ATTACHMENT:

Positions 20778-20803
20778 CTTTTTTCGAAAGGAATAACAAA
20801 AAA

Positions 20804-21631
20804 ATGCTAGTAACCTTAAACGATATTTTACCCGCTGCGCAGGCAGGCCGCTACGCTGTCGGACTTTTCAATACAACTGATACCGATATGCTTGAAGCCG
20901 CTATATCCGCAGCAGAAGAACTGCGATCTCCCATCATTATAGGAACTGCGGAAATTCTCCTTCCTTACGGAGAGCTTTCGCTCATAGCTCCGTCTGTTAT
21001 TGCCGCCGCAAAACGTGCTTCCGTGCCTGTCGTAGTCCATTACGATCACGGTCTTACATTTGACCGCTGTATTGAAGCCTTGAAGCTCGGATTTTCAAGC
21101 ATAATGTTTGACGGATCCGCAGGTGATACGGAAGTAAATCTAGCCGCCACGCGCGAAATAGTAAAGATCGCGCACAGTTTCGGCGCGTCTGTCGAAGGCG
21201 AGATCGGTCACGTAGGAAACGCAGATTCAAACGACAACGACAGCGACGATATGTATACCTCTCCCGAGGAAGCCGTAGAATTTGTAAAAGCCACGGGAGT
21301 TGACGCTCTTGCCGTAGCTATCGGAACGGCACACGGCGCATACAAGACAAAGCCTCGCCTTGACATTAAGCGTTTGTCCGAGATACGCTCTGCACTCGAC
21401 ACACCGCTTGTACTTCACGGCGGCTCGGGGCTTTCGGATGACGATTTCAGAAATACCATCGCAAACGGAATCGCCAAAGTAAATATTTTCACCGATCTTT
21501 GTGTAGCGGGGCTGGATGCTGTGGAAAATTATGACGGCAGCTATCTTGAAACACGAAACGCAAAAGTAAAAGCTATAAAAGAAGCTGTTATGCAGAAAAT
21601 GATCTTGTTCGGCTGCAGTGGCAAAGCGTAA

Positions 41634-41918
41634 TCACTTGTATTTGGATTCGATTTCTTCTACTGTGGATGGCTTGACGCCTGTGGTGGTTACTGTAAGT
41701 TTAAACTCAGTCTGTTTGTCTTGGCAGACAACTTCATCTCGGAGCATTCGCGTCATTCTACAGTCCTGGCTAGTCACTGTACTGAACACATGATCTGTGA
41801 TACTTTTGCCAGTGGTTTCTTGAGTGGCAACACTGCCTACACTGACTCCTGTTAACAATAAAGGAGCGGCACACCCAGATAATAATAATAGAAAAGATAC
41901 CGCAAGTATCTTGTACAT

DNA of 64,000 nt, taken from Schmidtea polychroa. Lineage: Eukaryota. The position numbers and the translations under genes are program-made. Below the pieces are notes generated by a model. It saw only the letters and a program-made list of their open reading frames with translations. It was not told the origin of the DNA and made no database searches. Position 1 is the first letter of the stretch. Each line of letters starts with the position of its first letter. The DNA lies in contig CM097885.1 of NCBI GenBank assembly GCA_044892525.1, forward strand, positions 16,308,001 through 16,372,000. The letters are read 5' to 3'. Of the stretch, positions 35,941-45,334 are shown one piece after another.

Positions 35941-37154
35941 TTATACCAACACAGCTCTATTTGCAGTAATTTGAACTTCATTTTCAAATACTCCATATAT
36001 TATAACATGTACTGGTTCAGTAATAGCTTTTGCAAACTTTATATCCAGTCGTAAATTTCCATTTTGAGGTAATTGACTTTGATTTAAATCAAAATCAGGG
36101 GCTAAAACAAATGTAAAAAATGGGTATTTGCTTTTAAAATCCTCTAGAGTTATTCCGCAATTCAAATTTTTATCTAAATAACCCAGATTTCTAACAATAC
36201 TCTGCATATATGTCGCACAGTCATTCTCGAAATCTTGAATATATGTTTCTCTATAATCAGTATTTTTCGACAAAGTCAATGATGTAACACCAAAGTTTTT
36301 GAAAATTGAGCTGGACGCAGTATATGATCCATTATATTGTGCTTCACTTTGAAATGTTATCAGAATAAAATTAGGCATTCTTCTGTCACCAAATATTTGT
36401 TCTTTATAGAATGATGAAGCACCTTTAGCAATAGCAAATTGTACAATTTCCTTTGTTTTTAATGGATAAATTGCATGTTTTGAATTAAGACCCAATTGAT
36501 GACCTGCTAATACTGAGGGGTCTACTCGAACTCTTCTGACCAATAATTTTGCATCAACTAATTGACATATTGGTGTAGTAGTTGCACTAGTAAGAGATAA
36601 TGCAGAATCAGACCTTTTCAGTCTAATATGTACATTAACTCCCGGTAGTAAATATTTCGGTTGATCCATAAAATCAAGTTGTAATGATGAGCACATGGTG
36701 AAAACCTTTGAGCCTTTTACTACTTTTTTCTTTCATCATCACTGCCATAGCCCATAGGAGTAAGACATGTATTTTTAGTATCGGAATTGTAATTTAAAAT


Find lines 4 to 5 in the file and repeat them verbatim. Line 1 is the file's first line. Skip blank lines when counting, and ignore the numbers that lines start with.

Positions 20804-21631
20804 ATGCTAGTAACCTTAAACGATATTTTACCCGCTGCGCAGGCAGGCCGCTACGCTGTCGGACTTTTCAATACAACTGATACCGATATGCTTGAAGCCG